Officer Steve DeWarns is a police officer in the San Francisco Bay Area with 19 years of experience. His expertise is Online Child Exploitation Investigations. Officer DeWarns is the founder of Internet Child Safety. For the past 10 years, Officer DeWarns has dedicated himself to teaching online safety to parents and children. He has worked with the F.B.I.’s Innocent Images and the U.S. Secret Service Electronic Crimes Task Force. His most recent appearances were on the NBC Today Show, The Dr. Phil Show and Secretary of State Hillary Clinton’s Media Safety Guide. He also currently serves on a Consumer Advisory Board for McAfee. If your school or organization is interested in having Officer DeWarns speak on Internet Safety, please contact him at: firstname.lastname@example.org . He is a law enforcement adviser to SocialShield.
SSI: How did you get into cybersafety outreach and education?
SD: While working as a Detective for my police department, I was the first officer in Alameda County to present an Online Predator case to the District Attorney’s office for charging. My partner (Ofc. Curtis Selseth) and I conducted online undercover sting operations where we went online pretending to be a teen and surfing those websites common for teens. While on these sites, we encountered several predators who we investigated and later arrested. We spent a few years doing these types of cases, but felt it was more important to take what we learned and start educating students and parents about online safety.
SSI: What are the biggest challenges of your job?
SD: The biggest challenge now is staying on top of all the technological changes and bringing current information to our audiences. Trends come and go – and technology changes all the time.
SSI: Do you think America’s attitude towards cybersafety is changing?
SD: People are becoming more aware of cybersafety concerns; however, the way in which we behave in cyberspace does not reflect that. Teaching students how to use the Internet in a positive and respectful way is important. Parents and teachers try to teach children how to behave in the real world – yet we haven’t fully taught them proper behavior for cyberspace.
SSI: What are parents and principals worried about the most when it comes to children and the Internet today?
SD: The biggest concern today is cyberbullying and sexting. This problem, which takes place primarily at home, does weave its way into schools and then affects the learning process. Schools are now faced with dealing with these situations that also need to be addressed by parents. The problem has gotten so bad that many states are adopting new cyberbullying laws. Education is the key here and schools need to hold firm on a zero tolerance to cyberbullies.
SSI: Do the children you speak to understand the risks – or are they completely unaware?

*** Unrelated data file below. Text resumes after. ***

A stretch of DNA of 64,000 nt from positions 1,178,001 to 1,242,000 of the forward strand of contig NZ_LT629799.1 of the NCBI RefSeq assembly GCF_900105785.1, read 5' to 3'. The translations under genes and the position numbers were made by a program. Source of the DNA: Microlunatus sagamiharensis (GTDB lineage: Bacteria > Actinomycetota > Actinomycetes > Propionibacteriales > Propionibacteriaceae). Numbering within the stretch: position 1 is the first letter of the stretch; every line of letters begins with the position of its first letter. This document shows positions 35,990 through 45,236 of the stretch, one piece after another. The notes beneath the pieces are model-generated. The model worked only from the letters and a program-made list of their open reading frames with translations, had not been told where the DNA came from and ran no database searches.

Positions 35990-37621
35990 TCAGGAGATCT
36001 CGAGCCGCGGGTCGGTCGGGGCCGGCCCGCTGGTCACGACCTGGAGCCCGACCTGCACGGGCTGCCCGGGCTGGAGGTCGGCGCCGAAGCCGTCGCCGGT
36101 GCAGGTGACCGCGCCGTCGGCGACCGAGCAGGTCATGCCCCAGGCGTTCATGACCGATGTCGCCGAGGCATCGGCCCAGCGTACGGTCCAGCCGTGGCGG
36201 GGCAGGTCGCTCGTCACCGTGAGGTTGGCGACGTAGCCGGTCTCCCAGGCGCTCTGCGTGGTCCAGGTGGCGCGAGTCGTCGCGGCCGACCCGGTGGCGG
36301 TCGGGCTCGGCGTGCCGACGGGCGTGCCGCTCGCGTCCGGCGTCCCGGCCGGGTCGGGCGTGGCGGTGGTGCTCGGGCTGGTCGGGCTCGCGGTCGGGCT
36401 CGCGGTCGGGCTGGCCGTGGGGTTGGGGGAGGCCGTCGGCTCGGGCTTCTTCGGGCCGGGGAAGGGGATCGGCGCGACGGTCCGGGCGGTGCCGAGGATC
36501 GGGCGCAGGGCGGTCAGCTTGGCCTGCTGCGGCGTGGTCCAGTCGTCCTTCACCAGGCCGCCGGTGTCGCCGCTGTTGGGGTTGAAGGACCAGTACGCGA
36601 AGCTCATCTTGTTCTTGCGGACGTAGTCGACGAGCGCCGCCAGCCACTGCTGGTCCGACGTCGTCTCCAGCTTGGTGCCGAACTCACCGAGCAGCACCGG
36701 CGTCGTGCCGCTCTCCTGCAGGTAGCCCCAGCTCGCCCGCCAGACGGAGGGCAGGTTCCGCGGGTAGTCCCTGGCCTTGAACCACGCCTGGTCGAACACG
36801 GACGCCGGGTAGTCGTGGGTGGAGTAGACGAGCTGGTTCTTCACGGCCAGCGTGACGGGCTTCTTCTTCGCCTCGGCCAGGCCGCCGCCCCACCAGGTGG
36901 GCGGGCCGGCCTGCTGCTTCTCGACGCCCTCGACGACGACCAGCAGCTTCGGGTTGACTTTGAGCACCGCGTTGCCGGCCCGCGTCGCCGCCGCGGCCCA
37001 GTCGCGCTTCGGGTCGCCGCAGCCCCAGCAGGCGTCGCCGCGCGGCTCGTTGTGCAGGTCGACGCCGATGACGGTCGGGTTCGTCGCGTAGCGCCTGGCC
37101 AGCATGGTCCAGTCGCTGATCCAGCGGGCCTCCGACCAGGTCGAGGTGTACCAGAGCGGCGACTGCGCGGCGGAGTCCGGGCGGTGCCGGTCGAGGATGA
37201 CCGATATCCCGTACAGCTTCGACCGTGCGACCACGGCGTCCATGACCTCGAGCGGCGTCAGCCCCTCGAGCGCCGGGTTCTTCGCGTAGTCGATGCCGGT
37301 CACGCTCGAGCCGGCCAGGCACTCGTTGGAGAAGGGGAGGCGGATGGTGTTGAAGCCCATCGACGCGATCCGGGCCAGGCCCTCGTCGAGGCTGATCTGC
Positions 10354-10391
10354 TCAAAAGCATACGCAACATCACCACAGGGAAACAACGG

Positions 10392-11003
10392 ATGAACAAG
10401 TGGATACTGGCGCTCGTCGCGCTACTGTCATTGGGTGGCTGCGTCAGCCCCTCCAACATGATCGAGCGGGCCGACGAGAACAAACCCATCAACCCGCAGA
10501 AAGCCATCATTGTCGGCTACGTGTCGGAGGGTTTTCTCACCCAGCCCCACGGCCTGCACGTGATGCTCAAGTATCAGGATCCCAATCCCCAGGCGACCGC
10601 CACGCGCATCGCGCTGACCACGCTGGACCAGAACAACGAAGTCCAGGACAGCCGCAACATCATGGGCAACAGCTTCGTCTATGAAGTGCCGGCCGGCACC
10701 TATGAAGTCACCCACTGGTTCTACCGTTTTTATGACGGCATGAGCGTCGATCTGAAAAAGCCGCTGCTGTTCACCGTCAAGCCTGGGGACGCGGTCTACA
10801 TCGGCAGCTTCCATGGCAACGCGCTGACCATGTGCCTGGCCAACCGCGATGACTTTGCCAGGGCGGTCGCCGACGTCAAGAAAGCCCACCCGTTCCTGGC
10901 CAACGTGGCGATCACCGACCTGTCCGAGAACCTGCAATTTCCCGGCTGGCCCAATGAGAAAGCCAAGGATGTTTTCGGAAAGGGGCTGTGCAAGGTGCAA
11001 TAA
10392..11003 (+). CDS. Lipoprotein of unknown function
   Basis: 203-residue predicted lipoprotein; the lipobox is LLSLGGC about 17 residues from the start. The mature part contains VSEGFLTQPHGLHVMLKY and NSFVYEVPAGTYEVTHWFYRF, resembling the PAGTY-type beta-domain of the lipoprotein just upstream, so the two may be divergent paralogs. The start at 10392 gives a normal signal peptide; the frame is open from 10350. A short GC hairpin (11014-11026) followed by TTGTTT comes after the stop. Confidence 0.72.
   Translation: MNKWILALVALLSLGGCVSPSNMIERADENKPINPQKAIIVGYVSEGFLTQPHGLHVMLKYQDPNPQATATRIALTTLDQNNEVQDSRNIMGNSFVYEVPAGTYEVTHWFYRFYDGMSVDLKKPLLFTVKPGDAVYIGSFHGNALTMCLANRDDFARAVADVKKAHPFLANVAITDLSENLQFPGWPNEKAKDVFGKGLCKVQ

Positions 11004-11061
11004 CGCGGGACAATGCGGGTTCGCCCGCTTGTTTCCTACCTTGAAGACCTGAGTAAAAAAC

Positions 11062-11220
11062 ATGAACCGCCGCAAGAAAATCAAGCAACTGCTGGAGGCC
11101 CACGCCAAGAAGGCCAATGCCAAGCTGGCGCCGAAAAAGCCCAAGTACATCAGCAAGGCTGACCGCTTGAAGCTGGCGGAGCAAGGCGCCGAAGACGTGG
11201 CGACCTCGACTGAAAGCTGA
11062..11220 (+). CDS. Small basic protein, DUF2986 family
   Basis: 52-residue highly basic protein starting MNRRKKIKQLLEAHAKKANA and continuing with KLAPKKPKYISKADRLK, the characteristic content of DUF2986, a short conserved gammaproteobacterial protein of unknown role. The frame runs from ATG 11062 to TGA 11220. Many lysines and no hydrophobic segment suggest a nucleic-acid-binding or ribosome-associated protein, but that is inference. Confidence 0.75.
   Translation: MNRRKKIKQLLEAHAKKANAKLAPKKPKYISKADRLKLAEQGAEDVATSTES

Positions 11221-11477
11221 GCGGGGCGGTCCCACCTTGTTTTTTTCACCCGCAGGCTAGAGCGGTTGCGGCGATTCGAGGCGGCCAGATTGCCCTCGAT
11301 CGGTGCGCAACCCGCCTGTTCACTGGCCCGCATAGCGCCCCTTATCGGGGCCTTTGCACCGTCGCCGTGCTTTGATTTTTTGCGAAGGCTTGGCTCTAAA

SD: I don’t think children understand the risks because they never gave it much thought. We try to teach children to slow down and think before they post. Children don’t take the time to protect their online privacy and that puts them at risk. Showing them how they can enjoy the many services online, while making some simple changes to their accounts, makes them more aware.
SSI: Can you generalize on the techniques that cybercriminals use, particularly the ones targeting kids? Are there any commonalities/common practices of which parents and kids should be aware?
SD: Cybercriminals such as child predators are going to go where children hang out. We see it in the real world with predators driving by school yards and playgrounds – or they take a job where they can be closer to children. So online, it can be on a gaming site, Social Networking site, chat room, anywhere. They try to get close to their victims by getting to know them and using that knowledge to strike up conversations online. Once trust is built, the predator will then try to get the victim to send photos, engage in sexual conversations online/phone, or even meet in person. That is why it is important to stress to children that making relationship via the Internet is a very risky thing to do. They should focus on only allowing access to those they know from school or any extracurricular activities they may be involved.
SSI: Is there a technological solution to this technological problem of cybersafety?
SD: There is no one simple solution. There are three things that I feel are essential. Make sure you have parental controls on your computer. Have anti-virus software installed and up to date. Monitor what your children are doing online. This does not mean you have to spy on them, but be more aware of the things they like to do and the sites they like to visit. It is difficult for parents to learn all there is to know about all the Social Networking sites, but that is why I like SocialShield, because it puts everything into one nice report that is easy to manage and read.
SSI: What is the one piece of advice that you can give a parent when it comes to cybersecurity at home?
SD: Have all the above items in place on your computer. Talk to your children about online safety and keep the lines of communication open. Don’t try to scare them away, but make sure that they know they can come to mom and dad about anything.
SSI: Is there anything else on your mind today?
SD: Education is key.
We can’t leave it up to the schools. If you have a child that likes to go online then you need to start talking to them about their behavior online. It always amazes me when I see parents giving their child high tech toys (cell phone, iTouch/Pad, laptop, gaming console, etc…) and yet the parent themselves don’t know much about the item they just gave them. If it can connect to the Internet – you should be talking to them about safety.